Tāmaki Makaurau

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Tamaki makaurau electorate 2008.png

Tāmaki Makaurau derives its name from the Māori name for Auckland; it is often translated as "Tāmaki of a thousand lovers" (Makau, often translated as lovers, also translates as favourite and spouse, implying a highly sought target of admiration), a reference to the fertile volcanic soil of Auckland and the positioning between two resource-rich coasts.[1] In its current boundaries, the electorate contains the Western Beaches of Waitakere City, all of West Auckland south of Te Atatu, the entire Auckland Isthmus, and the South Auckland suburbs of Mangere, Otara, Pakuranga and Manurewa. It does not contain Great Barrier or Rangitoto islands, as they are in Te Tai Tokerau; both Papakura and Waiheke Island are in Hauraki-Waikato.[2]

The main iwi of Tāmaki Makaurau are Ngāti Whātua, Kawerau a Maki, Tainui, Ngāti Paoa and Ngāti Rehua,[3] though a pan-Māori organisation called Ngāti Akarana exists for urbanised Māori with no knowledge of their actual iwi; and, through a population trend whereby many rural Māori moved to the cities, the largest iwi affiliation in the seat are Ngāpuhi, Ngāti Porou, Waikato and Ngāti Maniapoto, all iwi local to other areas of New Zealand.[4]

At its first (and only) contest, Hauraki was won by a high-profile community worker, John Tamihere of the Labour Party. Tamihere spent his six-year parliamentary career dogged by controversy that often overshadowed his work as a minister and, at the 2005 election came ten percent behind Māori Party co-leader Pita Sharples. Because Tamihere had chosen not to seek a list placing, his parliamentary career was terminated.

Tāmaki Makaurau is a New Zealand Parliamentary Māori electorate returning one Member of Parliament to the New Zealand House of Representatives. From 1999 to 2002, the seat was called Hauraki.

The first Māori seat based exclusively around Auckland was created at the time of the first review of MMP boundaries, ahead of the 1999 election. The final seat was named Hauraki, after both the gulf at Auckland's eastern side, and Hauraki, a pan-tribal union based around an area including the Coromandel Peninsula, Thames Valley and the Western Bay of Plenty.[5] Hauraki's boundary stretched out of Auckland, down through the eastern Waikato into include Morrinsville and the Coromandel; population growth saw the southern section lanced three years later, and the current boundaries and name take hold. The name 'Hauraki' in an historical context refers to an electorate in use at various times between 1928 and 1996; in a modern sense, the Hauraki 'block' that led to the name of the first seat has been revived and applied to the seat of Hauraki-Waikato, the successor to the seat of Tainui.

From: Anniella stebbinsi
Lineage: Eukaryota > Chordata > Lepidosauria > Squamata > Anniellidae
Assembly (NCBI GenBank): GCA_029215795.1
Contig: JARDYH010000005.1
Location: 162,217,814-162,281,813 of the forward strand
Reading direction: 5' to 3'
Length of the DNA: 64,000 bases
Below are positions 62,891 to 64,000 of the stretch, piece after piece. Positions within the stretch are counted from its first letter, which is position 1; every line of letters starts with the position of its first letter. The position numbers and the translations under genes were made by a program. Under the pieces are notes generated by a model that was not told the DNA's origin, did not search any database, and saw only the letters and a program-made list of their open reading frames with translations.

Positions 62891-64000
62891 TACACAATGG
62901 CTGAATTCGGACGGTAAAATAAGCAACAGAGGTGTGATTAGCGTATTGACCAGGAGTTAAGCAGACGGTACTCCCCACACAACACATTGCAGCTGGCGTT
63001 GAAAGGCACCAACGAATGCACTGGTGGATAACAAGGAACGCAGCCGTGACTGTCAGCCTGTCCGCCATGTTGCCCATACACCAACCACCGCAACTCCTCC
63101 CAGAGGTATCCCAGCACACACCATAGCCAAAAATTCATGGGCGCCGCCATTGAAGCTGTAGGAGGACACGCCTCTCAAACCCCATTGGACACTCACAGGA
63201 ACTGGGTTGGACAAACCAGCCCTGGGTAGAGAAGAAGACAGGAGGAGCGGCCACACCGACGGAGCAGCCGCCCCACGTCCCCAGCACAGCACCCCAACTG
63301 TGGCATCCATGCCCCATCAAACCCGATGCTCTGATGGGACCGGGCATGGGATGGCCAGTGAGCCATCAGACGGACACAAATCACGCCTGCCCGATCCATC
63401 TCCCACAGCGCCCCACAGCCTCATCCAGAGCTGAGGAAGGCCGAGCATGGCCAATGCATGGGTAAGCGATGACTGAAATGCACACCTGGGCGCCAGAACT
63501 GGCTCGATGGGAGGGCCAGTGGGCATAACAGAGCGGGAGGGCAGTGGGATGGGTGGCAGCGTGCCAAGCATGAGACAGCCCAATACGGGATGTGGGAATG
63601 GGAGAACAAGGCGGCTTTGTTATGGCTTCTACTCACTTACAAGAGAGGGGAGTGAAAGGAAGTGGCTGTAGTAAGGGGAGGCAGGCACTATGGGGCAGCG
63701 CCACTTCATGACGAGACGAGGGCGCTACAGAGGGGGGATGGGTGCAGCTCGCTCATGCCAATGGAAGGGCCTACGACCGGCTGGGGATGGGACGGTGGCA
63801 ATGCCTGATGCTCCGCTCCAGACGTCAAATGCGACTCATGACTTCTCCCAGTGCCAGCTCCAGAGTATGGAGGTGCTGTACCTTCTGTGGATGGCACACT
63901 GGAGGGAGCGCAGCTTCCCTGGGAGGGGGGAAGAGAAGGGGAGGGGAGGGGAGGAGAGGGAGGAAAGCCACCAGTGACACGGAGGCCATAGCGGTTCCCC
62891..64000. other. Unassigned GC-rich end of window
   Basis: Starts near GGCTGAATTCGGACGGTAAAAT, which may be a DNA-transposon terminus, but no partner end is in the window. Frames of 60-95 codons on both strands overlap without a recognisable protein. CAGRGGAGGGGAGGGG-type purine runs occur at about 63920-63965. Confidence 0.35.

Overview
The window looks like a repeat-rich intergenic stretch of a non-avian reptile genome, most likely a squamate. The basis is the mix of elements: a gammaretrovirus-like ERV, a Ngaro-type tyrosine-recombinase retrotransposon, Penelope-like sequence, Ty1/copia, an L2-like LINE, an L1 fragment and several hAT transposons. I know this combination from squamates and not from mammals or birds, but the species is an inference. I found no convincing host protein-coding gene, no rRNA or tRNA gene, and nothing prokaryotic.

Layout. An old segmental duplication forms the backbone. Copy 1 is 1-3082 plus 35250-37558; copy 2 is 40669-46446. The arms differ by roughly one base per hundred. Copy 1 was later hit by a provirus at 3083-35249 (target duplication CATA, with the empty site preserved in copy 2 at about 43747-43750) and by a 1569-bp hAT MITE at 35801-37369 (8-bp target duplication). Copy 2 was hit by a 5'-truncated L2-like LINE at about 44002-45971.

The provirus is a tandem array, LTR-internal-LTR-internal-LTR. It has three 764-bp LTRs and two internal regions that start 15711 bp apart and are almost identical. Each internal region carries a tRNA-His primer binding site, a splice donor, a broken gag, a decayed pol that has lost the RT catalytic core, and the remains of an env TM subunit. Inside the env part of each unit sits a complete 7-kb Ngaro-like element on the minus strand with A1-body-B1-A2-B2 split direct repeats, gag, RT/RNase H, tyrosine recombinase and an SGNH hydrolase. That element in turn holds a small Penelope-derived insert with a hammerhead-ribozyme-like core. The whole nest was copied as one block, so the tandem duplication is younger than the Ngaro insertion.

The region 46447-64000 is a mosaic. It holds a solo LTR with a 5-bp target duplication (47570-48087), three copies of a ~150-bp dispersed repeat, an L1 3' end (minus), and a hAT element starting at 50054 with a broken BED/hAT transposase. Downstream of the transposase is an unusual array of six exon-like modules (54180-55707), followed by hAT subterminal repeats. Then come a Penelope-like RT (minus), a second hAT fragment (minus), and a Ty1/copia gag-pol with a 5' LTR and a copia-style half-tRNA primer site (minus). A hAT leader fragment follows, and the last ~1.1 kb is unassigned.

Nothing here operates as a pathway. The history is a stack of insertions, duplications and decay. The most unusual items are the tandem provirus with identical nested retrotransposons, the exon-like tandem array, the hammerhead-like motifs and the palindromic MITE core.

The current MP for Tāmaki Makaurau is Dr Pita Sharples of the Māori Party.[6] He has held this position since 2005.

Members of Parliament for Hauraki[edit]

Unless otherwise stated, all MPs terms began and ended at a general election.

Name Party Elected Left Office Reason
John Tamihere Labour 1999 2002 seat abolished

note: This table refers only to the Māori seat named Hauraki; for details on the general electorate see Hauraki (New Zealand electorate).

Members of Parliament for Tāmaki Makaurau[edit]

Unless otherwise stated, all MPs terms began and ended at a general election.

Name Party Elected Left Office Reason
John Tamihere Labour 2002 2005 defeated
Pita Sharples Māori Party 2005, 2008 incumbent

List MPs from Tāmaki Makaurau[edit]

Members of Parliament elected from party lists in elections where that person also unsuccessfully contested the Tāmaki Makaurau electorate. Unless otherwise stated, all MPs terms began and ended at general elections.

Name Party First Elected Left Office Contested Tāmaki Makaurau
Metiria Turei Green 2002 Current MP 2002

Election results[edit]

2011 election[edit]

General Election 2011: Tāmaki Makaurau[7]

Notes: Green background denotes the winner of the electorate vote.